Transitioning from child to adult services is very difficult. My family and I had to fight hard for what I wanted – to get a job and live independently. But laws like the ADA and Olmstead help people like me get the services I need to be successful and reach my goals.

After graduation, I started working at the Marcus Jewish Community Center of Atlanta. I have worked there for 18 years in different jobs. I now work in the Health Club. I check the clients in on the computer. I make sure the equipment is in good working order and collect used towels and fold the clean ones. Most of all, I love to talk to the many people who come to the health club. I know all their names, love greeting them, and enjoy joking with so many people.

My co-workers have become some of my best friends. They help me when I need some extra help. We eat lunch together and sometimes go out together on the weekends. I have even been the best man at my co-worker’s wedding!

I live in an apartment with a friend I chose as a roommate. I do all the things a single man does like grocery shopping, cooking and cleaning the apartment, paying my bills and managing my checkbook.

I am able to be an independent man because I get help from my Medicaid Waiver. My Medicaid Waiver provides me with needed transportation, a terrific job coach, and a personal consultant that helps me with independent living skills. I continue to learn new things that make me so proud. I receive SSDI and that, along with my paycheck and Medicaid Waiver, allow me to be independent.

I enjoy music, playing computer games, playing sports, exercising with a trainer, and hanging out with my friends. I have a girlfriend and like going out with her. I also enjoy acting and perform in a theater group.

Alison and Evan with Senator Tom HarkinI am proud to be a member of the Georgia Council on Developmental Disabilities. I attend Council meetings and get to present at national conferences. I learned how to be a self-advocate from a program called Partners in Policy Making. I have met with my elected representatives in Washington, D.C. and in Georgia. I like to follow the news and vote in every election.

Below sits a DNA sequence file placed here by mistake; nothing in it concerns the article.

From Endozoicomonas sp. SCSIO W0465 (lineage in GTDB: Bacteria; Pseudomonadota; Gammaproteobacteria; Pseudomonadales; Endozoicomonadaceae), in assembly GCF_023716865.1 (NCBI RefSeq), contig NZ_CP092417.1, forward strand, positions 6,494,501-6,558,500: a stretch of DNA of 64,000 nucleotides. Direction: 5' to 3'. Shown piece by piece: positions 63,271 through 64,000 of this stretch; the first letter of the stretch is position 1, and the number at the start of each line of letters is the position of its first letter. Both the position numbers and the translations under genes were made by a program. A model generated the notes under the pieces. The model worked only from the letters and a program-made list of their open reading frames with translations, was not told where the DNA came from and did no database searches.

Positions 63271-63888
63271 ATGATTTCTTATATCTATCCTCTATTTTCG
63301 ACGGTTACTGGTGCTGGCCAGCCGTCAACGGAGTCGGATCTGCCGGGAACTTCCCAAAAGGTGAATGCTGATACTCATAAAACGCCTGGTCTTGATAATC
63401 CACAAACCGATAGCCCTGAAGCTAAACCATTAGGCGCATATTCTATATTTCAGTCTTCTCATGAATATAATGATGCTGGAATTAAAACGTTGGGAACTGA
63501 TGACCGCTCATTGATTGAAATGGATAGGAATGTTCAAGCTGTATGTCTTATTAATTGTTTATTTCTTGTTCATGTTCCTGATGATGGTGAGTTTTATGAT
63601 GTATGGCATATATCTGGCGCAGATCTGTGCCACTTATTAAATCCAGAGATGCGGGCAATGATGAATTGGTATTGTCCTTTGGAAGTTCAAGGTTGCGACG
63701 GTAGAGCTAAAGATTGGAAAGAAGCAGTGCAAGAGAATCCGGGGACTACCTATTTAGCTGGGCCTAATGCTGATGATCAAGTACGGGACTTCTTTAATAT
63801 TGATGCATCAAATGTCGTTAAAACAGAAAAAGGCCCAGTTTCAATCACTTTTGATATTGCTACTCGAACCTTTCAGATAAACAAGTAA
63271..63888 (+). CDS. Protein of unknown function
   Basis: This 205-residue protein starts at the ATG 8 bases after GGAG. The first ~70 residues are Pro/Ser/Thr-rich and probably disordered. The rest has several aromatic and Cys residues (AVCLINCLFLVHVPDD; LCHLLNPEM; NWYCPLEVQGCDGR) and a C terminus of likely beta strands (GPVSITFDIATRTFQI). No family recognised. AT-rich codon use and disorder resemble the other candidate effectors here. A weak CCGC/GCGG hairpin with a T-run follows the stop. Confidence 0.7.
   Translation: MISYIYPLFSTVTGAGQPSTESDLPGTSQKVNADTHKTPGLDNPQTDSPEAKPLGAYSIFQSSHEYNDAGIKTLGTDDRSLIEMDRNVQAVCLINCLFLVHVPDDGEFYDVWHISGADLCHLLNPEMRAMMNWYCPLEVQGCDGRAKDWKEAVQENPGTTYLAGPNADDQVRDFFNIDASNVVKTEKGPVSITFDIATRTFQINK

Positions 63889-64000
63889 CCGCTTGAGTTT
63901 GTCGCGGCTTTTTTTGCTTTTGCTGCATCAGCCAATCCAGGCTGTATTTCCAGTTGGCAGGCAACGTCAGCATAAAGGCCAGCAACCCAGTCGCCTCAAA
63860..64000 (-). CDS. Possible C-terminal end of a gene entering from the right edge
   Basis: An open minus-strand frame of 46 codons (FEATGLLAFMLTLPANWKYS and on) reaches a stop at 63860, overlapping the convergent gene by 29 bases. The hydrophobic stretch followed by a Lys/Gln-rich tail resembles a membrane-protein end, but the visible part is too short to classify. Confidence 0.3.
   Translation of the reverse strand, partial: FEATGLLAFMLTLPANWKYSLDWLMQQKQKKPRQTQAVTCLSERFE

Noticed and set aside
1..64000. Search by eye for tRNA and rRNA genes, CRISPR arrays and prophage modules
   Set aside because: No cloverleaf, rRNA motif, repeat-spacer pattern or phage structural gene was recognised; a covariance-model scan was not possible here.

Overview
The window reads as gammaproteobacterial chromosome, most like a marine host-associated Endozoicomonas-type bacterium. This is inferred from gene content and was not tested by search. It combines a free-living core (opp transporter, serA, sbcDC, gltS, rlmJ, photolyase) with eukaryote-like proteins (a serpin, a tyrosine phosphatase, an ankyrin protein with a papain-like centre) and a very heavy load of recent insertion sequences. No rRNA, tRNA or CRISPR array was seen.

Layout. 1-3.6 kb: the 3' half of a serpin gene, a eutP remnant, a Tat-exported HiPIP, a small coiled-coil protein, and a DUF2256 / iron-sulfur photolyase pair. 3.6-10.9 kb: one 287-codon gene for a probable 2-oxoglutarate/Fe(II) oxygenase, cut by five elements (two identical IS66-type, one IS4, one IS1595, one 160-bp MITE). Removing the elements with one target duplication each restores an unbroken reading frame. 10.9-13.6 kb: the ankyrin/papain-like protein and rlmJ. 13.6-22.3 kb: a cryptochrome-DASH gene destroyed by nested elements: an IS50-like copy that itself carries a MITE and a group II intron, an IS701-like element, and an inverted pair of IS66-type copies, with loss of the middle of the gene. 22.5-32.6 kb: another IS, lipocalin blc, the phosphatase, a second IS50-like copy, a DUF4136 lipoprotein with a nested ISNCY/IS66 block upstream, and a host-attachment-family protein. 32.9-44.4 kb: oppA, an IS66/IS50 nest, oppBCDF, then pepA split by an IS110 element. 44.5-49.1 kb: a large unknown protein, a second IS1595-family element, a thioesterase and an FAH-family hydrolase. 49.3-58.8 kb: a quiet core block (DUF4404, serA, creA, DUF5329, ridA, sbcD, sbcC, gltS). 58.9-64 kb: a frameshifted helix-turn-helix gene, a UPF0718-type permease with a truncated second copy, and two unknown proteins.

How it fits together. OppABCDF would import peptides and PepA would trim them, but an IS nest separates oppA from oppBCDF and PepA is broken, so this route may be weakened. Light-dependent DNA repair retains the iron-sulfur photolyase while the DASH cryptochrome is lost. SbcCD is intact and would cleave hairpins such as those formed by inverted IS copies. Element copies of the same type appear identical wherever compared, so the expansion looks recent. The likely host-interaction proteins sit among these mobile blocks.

My parents and sisters are happy to see me living my dreams. They tell me that these are their dreams, too.

As you can see, my life is very full. I work, live, and play in the community. My dream is to continue this healthy and useful life.

The ADA has helped make Evan’s life a reality. But we still have far to go before the ADA’s promise of community inclusion and economic independence are a reality for all people with disabilities. Thousands of people with disabilities who want to live in the community are stuck in institutions. Over 500,000 people are on waitlists for the community services they need to live meaningful lives. Most people with disabilities want to work, but less than 20 percent have a job.  We can and must, do better. That’s why the Center for Public Representation and the Georgia Council on Developmental Disabilities are fighting so hard to expand opportunities for community living, competitive integrated employment, and inclusive education.

On this 28th anniversary of the ADA, we hope our family’s story reminds you of how far we have come and motivates you to keep advocating for progress. Look for a forthcoming article through the LEAD Center about how you can advocate for employment in your community.  Happy ADA anniversary!   

Bios:

Alison Barkoff is the Director of Advocacy at the Center for Public Representation.  She works on policy and litigation related to community integration and inclusion of people with disabilities, including Olmstead enforcement, Medicaid policy, employment, housing, and education.  She is a co-chair of the Long-Term Services and Supports Task Force of the Consortium of Citizens with Disabilities and served as an appointed member of the Federal Advisory Committee for Competitive Integrated Employment of People with Disabilities.  From 2010 to 2014, she served as Special Counsel for Olmstead Enforcement in the Civil Rights Division of the Department of Justice.  During her time with the federal government, Ms. Barkoff also worked with the Centers for Medicare & Medicaid Services and the Department of Labor on disability issues. She has previously worked at the Bazelon Center for Mental Health Law and at a number of other public interest organizations on disability litigation and policy.

Evan Nodvin is a proud member of the Georgia Council on Developmental Disabilities as one of seven Georgia self-advocates on the Council. Evan works at the Marcus Jewish Community Center of Atlanta as a Courtesy Assistant at the Health Club at the MJCCA. He is a graduate of Partners in Policy Making, a past Buddy of the Year for the Down Syndrome Association of Atlanta, a co-chair of the Special Friends Sabbath Inclusion Program at Congregation B'nai Torah in Atlanta and a gold medal Special Olympian in Power Lifting and Bocce Ball. He graduated Chamblee High School in the class of 2000. Evan belongs to several social groups and enjoys bowling, yoga, cooking classes, dances, tennis, kickball, acting through Habima Theater and biking. He lives in an apartment with a roommate of his choice and gets supports through his Medicaid Waiver. He takes pride in speaking to small and large audiences about employment and self-advocacy.